Cytotoxicity, the possible selective activity upon HL60 as well as the anti-proliferation effect of local health supplement wheatgrass and mixture of fibers were investigated in vitro using various cancerous cell line and normal blood cell culture. The IC(50) of wheatgrass-treated HL60 (17.5 ± 1.1, 12.5 ± 0.3, and 16 ± 0.5 microgram/ml for 24, 48 and 72 h, respectively) and fibers-treated HL60 (86.0 ± 5.5, 35.0 ± 2.5, and 52.5 ± 4.5 microgram/ml for 24, 48 and 72 h, respectively) showed that both extracts possessed optimum effect after 48 hours of treatment. No significant cytotoxic effect was observed on other type of cells. For trypan blue dye exclusion method, wheatgrass reduced the number of viable cells by 13.5% (±1.5), 47.1% (±3.6), and 64.9% (±2.7) after 24, 48 and 72 h exposure, respectively. Mixture of fibers reduced the number of viable cells by 36.4% (±2.3), 57.1% (±3.1), and 89.0% (±3.4) after 24, 48 and 72 h exposure, respectively, indicated that necrosis is also an alternative to the apoptotic mechanism of cell death. Annexin-V/propidium iodide staining revealed that both extracts induced apoptosis where early apoptosis had been detected concurrently with the reduction of percentage of cell viability. Cell cycle analysis revealed that in HL60, the percentage of apoptosis increased with time (wheatgrass: 16.0% ± 2.4, 45.3% ± 3.4 and 39.6% ± 4.1; mixture of fibers: 14.6% ± 1.8, 45.4% ± 2.3 and 45.9% ± 1.2) after exposure for 24, 48 and 72 h, respectively at the concentration of 100 microgram/ml and showed optimum effect at 48 hours. Thus, these health products can be a potential alternative supplement for leukaemia patients.
The organic foods’ market is becoming one of the rapidly growing sections in agricultural economies in the world. During the last two decades, food-borne outbreaks associated with fresh produce have rapidly increased. E. coli O57:H7, the caustic agent of acute hemorrhagic diarrhea and abdominal cramps, is mainly associated with meat and poultry product outbreaks but frequent outbreaks linked to the consumption of vegetables have been reported. The aim of this study was to investigate prevalence of E. coli O157:H7 in some organic foods. A total of 230 organic food samples including four-winged bean, tomato, white radish, red cabbage, chinese cabbage, lettuce, cucumber and chicken form retailed groceries and supermarkets in Malaysia were investigated. Low prevalence of E. coli O157:H7 was detected in organic vegetables and chickens. The estimated quantity of E. coli O157:H7 in all samples ranged from 2400 MPN/g. The overall MPN/g estimate of E. coli O157:H7 in the samples from organic groceries was higher than supermarket with the maximum of >2400 MPN/g. Most of the samples from supermarket showed a minimum of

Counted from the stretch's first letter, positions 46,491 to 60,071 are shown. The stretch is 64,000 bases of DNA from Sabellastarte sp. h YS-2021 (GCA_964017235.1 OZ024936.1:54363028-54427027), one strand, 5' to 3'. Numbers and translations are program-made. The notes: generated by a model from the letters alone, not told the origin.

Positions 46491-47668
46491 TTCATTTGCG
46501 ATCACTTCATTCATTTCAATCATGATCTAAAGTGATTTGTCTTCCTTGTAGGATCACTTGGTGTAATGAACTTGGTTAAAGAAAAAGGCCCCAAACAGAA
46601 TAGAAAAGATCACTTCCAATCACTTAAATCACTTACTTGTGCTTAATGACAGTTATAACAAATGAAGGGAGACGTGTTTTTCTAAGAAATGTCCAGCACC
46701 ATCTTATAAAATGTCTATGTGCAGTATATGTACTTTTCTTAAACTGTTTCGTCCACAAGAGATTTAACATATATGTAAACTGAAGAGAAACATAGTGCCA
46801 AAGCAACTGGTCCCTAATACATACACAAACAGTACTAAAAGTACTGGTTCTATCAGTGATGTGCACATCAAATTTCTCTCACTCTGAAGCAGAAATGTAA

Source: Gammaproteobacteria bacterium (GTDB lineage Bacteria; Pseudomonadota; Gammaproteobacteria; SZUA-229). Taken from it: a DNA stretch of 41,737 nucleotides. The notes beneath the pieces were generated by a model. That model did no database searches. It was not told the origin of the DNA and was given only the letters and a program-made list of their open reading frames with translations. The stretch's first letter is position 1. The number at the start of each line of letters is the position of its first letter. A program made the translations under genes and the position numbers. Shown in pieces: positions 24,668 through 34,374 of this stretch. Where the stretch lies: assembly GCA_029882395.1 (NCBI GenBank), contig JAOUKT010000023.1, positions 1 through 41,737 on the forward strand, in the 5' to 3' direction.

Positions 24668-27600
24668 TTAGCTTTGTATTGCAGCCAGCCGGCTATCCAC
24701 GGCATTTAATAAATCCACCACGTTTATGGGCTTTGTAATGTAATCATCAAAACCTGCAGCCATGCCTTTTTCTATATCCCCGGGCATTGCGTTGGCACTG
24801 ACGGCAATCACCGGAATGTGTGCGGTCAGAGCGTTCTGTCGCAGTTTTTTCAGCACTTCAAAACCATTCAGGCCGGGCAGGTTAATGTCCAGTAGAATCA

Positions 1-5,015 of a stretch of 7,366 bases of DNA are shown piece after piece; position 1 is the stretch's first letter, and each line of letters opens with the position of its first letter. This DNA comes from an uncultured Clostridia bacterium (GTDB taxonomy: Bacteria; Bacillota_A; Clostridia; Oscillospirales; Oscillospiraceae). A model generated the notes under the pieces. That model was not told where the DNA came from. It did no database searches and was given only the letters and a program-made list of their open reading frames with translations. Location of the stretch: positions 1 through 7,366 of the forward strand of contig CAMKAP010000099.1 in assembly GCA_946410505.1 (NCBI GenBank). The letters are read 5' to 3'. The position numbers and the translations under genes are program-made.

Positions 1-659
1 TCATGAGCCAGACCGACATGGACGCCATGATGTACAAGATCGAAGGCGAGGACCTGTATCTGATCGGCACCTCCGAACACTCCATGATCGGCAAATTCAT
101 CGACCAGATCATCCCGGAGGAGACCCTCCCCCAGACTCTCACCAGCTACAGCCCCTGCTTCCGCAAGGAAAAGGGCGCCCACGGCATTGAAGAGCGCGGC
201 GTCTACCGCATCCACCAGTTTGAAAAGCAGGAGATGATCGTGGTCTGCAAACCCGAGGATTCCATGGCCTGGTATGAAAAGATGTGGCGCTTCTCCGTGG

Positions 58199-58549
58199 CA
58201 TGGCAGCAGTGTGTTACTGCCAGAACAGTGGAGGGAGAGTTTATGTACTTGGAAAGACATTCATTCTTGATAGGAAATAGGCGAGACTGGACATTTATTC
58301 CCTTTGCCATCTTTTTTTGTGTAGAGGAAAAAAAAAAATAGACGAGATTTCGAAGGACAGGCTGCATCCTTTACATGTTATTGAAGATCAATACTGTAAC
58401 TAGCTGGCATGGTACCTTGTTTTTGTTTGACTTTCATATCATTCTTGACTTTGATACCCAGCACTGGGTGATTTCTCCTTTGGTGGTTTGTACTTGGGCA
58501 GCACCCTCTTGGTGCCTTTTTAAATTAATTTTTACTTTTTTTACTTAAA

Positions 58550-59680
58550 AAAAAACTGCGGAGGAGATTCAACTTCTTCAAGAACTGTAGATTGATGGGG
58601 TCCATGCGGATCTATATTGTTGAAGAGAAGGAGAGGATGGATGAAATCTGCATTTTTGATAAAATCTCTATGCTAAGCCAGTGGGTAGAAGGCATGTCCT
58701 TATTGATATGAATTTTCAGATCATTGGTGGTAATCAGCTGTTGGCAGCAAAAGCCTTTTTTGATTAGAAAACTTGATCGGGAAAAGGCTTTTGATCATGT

This study was conducted to evaluate the total carotene content (TCC) and beta carotene (BC) in the selected underutilized tropical fruits. TCC of underutilized fruits estimated by spectrophotometric method was in the range of 1.4-19.8 mg/100 g edible portion. The TCC of these fruits decreased in the order: Jentik-jentik > Durian Nyekak 2 > Durian Nyekak 1 > Cerapu 2 > Cerapu 1 > Tampoi Kuning > Bacang 1 > Kuini > Jambu Mawar > Bacang 2 > Durian Daun > Bacang 3 > Tampoi Putih > Jambu Susu. BC contents estimated by HPLC method were highest in Jentik-jentik, followed by Cerapu 2, Durian Nyekak 2, Tampoi Kuning, Durian Nyekak 1, and Cerapu 1, which had a range of 68-92% of BC in TCC. These underutilized fruits have an acceptable amount of carotenoids that are potential antioxidant fruits.
Acceptance of healthful foods by consumers is not yet well understood. In this study, 3 formulations of frozen dessert bars were prepared containing both soy and wild blueberries. Soy content was controlled to provide an amount of soy protein that qualified for the health claim for soy and reduced risks for cardiovascular disease. Consumers were asked to complete the Health and Taste Attitude Scales (HTAS) and then evaluate the acceptability of the 3 frozen bar types using a 9-point hedonic scale. One week after the 1st session, the participants returned. Approximately half were given information to read regarding the health benefits of soy protein, the other participants were given no information. The samples were then presented a 2nd time and labeled with their soy protein content. Changes in hedonic scores between sessions were compared and correlated with HTAS ratings. Nutrition information generally did not affect acceptability scores.